“The way it would work, according to the Constitution,” she explained, “is that the vote in the House is by state delegation, where each delegation casts one vote as determined by the majority of the representatives in that state. Currently, there are 26 states that have a majority Republican delegation. Only 23 states have a majority Democratic delegation. There is one state, Pennsylvania, that has an evenly split delegation. Even if the Democrats were to pick up seats in Pennsylvania and hold all their 2018 House gains, the Republicans would have a 26 to 24 delegation majority. Thus, Trump would lose the popular vote and not win the Electoral College vote, but would retain the presidency.”

“Oh my God,” I said. “Now I wish I’d never asked.”

Sunday Photo Fiction — Shelter From the Storm

Fortune teller tentGeorge stepped inside the makeshift tent and took a seat opposite the old woman. In a heavy Eastern European accent, she said, “I see you have some secrets that you have been zealously guarding. But don’t worry, I won’t divulge them to anyone.”

“Good, because if you did, I’d have to kill you,” George said, a broad smile on his face. The woman was not amused.

“I have a proposal for you,” she said. “Stop trying to be funny and I’ll continue telling you what’s in store for you. I see a date on a calendar. There’s going to be a big event coming up next week.”

“Yes, that’s when my girl and I are getting married,” George said excitedly. “Tell me, are we going to have a long and happy marriage?”

Just as he asked the question, the skies darkened, the winds picked up, and it started to sleet. The curtains of the structure they were sitting in started flapping wildly in the wind and both George and the woman stood up and began to run out of the tent, looking for shelter from the storm.

But once outside of the tent, a powerful gust of wind lifted up the heavy, wooden chalkboard that advertised “Readings,” and it came crashing down hard upon George’s head, killing him instantly.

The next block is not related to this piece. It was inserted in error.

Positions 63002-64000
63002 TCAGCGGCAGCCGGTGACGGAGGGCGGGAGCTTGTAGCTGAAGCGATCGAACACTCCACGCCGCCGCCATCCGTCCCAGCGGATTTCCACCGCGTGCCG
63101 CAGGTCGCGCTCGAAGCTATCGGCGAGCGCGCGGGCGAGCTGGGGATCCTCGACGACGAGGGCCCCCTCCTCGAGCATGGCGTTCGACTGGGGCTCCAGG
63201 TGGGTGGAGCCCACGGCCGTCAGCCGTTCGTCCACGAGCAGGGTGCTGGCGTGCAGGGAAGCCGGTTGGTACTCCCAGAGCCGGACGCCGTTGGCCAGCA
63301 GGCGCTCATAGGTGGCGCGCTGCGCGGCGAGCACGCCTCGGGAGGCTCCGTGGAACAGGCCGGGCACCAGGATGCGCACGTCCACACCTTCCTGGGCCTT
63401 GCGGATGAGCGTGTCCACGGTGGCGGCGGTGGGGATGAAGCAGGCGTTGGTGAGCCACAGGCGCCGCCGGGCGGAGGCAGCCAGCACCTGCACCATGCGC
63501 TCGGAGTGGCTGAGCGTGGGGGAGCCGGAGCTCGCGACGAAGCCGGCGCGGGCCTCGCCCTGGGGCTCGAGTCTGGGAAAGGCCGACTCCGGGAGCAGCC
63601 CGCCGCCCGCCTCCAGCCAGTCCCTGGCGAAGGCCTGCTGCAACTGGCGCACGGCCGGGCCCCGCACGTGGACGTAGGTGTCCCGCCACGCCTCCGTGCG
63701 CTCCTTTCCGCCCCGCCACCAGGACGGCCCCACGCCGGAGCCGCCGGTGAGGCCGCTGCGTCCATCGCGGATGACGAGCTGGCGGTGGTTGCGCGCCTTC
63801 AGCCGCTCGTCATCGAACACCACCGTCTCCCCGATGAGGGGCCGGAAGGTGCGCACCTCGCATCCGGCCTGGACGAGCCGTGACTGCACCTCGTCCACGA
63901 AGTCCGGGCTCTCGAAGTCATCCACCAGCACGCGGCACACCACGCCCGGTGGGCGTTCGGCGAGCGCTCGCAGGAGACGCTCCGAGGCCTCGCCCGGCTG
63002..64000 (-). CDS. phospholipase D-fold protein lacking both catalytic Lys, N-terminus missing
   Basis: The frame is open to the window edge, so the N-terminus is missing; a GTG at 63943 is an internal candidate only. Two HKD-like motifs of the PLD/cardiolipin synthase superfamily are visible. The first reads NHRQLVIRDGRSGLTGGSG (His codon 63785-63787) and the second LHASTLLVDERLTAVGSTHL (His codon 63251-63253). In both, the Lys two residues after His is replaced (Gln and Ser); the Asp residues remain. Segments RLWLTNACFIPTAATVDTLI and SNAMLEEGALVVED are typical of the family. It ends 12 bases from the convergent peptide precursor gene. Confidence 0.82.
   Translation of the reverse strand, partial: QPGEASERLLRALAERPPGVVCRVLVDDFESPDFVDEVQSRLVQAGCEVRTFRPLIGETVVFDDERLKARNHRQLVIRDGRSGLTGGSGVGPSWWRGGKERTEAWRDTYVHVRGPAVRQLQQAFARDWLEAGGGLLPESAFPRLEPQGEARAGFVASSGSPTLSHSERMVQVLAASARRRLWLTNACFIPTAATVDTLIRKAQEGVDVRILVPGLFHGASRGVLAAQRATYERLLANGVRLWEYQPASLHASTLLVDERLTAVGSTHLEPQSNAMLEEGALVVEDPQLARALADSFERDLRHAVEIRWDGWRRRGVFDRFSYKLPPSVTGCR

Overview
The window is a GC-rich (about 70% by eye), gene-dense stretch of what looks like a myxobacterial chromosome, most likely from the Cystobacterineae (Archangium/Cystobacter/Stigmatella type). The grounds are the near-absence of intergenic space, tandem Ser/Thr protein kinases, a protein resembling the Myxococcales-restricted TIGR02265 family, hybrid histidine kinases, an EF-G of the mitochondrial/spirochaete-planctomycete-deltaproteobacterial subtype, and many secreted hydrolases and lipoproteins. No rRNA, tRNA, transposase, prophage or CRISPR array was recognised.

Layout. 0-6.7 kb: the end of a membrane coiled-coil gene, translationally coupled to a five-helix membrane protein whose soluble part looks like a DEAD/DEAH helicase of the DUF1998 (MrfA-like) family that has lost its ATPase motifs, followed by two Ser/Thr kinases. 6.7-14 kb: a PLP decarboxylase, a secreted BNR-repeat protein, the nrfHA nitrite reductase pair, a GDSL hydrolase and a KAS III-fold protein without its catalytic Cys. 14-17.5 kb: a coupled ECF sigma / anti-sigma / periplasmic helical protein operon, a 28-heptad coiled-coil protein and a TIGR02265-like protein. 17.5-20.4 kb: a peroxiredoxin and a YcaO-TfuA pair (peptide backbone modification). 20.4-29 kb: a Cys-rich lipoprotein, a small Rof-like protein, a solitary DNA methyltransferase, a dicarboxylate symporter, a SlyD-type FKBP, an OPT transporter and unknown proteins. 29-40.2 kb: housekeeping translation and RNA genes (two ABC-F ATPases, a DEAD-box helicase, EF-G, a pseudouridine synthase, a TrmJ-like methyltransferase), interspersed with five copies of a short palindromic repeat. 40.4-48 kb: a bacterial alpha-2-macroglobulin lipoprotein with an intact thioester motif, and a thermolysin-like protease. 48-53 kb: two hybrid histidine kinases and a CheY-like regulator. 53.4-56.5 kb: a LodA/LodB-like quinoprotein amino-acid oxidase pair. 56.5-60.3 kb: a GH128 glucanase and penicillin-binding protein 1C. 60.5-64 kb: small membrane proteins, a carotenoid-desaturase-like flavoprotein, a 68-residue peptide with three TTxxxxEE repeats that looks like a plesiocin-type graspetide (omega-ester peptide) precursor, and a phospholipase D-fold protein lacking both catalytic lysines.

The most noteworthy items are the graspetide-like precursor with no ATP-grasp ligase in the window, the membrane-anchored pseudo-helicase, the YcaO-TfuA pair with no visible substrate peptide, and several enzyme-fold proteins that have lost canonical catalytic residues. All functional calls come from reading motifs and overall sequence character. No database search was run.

The woman looked down on George’s body and said, “The event I saw on your calendar wasn’t your wedding, George. It was your funeral.”


Written for Donna McNicol’s Sunday Photo Fiction prompt. Photo credit: Wendy Van Hove. Also for these daily prompts: Your Daily Word Prompt (zealous), Fandango’s One-Word Challenge (divulge), The Daily Spur (kill), Word of the Day Challenge (proposal), Ragtag Daily Prompt (calendar), and Daily Addictions (sleet).

The Quest — A Multi-Prompt Tale

11d6c3ff-1c24-4dc1-9ea0-251f1622f5dc.jpegWanna start a cult?” her best friend asked her. Sara was looking for an answer to a question she didn’t even realize she had. All she knew was that something was missing from her life, something she couldn’t quite put her finger on. So when a friend of hers suggested that she start a cult with others who also had unanswered questions, she readily agreed. However, she soon discovered that the answer she was seeking was unlike any answers the other cult members were trying to find.

Sara left the cult and shared her experience with a different friend who suggested that Sara seek her answer at the church. So Sara decided to give it a try and she went to talk with her friend’s priest.FFA3EB75-516D-4E66-8AA7-4D7389B4BBEF Unfortunately, the rigid formality of the place suffocated her.